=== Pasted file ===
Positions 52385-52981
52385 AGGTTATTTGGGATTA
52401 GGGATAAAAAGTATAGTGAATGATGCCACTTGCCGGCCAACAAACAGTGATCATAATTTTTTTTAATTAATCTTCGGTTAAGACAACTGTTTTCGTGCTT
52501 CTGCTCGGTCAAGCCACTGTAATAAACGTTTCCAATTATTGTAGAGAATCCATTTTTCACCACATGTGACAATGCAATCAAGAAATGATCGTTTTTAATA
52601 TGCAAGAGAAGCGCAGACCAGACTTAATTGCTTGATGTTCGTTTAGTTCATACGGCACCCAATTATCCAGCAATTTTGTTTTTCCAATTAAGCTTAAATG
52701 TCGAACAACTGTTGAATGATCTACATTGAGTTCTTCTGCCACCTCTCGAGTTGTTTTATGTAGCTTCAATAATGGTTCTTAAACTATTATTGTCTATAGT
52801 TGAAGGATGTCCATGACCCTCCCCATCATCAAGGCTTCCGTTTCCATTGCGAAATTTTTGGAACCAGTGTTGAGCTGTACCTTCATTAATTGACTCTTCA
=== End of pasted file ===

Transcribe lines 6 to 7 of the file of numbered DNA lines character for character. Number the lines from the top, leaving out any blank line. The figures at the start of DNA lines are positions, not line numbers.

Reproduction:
52701 TCGAACAACTGTTGAATGATCTACATTGAGTTCTTCTGCCACCTCTCGAGTTGTTTTATGTAGCTTCAATAATGGTTCTTAAACTATTATTGTCTATAGT
52801 TGAAGGATGTCCATGACCCTCCCCATCATCAAGGCTTCCGTTTCCATTGCGAAATTTTTGGAACCAGTGTTGAGCTGTACCTTCATTAATTGACTCTTCA